Five-speed gearboxes have been lusted after by Lambretta owners for quite some time now, but the limiting factor for most is the sheer cost of such an item. But fear not, AF Rayspeed has been hard at work testing and developing an affordable unit.
When purchasing the gearbox you have the choice between two alternate fifth gears. The 35-tooth fifth gear option is considered the ‘standard’ gear. This is only a 9% jump from fourth, using GP200 sprockets (18-47) and gives a 5.2 ratio for fourth gear followed by a 4.8 ratio for fifth gear. In testing, AF Rayspeed found this to be the favoured ratio for when your speed is often dictated by other riders. (e.g. if you are riding at 50mph on a bike capable of 85-90mph, on a standard box you’ll usually find fourth too tall and the bike chugs, but third is screaming at the upper part of its rev range).
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The alternative 34-tooth fifth gear option is the ‘alternative’ gear. This brings the jump to 12% (with 18-47 your new final drive will be 4.7). This slightly larger jump is better for more aggressive riding. When you get to dictate your own road speed, rather than having to ride at the speed of everyone else.
The two fifth gears make it much easier to achieve a desired final drive when you wish to keep your existing crownwheel (i.e. you’ve already purchased a high spec clutch fitted with a 46 crownwheel).
Final Drive examples
17-46 std 35 5th FD = 4.98
17-46 alt 34 5th FD = 4.84
18-46 std 35 5th FD = 4.71
18-46 alt 34 5th FD = 4.57
First gear is 10-45, instead of the 11-50 of the Pacemaker and AF Close Ratio four-speed. This makes a 1% difference to the ratio but is significantly stronger.
Second gear is 13-41, as was the Pacemaker and AF Close Ratio four-speed.
Third gear is 16-38, as is the Indian GP200 and AF Close Ratio four-speed.
Fourth gear is 18-36, as is the Indian GP200 and the close ratio fifth gear (standard) is 19-35, as is the Pacemaker fourth. Fifth gear (alternative) is 19-34 as is the MB five-speed. Although most of the ratios are familiar the profile and clearances of the gears have been altered to reduce friction and noise. The metallurgy, and surface treatments are also new to Lambretta gearboxes.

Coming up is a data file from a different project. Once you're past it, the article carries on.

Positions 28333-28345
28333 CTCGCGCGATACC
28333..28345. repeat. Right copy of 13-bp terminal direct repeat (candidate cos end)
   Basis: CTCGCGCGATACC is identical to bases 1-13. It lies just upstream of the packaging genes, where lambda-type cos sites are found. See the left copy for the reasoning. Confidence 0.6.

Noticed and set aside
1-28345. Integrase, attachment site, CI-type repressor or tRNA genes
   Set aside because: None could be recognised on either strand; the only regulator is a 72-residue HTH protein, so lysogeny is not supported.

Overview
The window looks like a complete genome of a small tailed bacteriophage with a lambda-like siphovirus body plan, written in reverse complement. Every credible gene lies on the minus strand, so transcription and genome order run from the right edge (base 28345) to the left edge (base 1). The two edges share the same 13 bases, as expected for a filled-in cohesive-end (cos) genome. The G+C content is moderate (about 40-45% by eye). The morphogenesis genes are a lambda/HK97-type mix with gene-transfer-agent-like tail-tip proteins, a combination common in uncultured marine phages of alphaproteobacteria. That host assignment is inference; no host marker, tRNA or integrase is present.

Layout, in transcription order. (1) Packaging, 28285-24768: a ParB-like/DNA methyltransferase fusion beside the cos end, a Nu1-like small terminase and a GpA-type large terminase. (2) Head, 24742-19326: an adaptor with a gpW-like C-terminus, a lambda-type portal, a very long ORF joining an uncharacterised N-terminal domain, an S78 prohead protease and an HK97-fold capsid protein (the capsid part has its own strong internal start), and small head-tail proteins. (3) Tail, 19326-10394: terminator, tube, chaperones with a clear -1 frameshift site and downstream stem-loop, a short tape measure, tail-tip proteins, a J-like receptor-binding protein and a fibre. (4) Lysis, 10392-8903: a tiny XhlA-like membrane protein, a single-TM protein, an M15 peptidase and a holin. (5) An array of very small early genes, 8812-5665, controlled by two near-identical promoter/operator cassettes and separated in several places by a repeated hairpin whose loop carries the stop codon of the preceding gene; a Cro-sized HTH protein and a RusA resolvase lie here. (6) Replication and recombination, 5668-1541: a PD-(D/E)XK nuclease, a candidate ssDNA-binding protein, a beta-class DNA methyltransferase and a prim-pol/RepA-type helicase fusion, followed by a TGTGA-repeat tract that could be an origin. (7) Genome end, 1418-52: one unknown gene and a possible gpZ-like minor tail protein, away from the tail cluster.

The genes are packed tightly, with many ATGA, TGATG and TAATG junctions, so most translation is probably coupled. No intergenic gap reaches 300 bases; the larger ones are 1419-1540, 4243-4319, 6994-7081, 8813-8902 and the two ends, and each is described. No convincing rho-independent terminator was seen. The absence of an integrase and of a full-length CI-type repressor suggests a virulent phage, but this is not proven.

AF has been running samples of these gearboxes for over a year now in both Group 6 race bikes, and several powerful road bikes, and has been exceptionally pleased with the results. The highest mileage sample has covered just over 4500 miles mostly in a 28bhp RB ridden as a daily B-road commute by AF mechanic Scott, whose riding style is best characterised as aggressive.
AF is confident this new gearbox will enhance the enjoyment of riding a Lambretta for all those who choose to fit one. If your engine is in good condition you can expect to buy a small selection of gear shims but you should not have to replace anything else. In most cases it’s good practice to replace any worn gearbox bearings, selector shaft, tie bar, and gear cables at the same time to ensure the gear selection is positive.
Fitment is straightforward, the gearboxes will be supplied with instructions to highlight the checks required, but if you are competent to fit a standard gearbox this will offer no surprises. However, do not underestimate the skill of a good mechanic. There are a lot of checks in building a standard gearbox. If in any doubt have it fitted by your local dealer. It is cheaper to get it right once than risk your safety and money on ‘it’ll be alright’.
The gearbox will retail at £495 for the loose five gears, the gear cluster and the gear selector.
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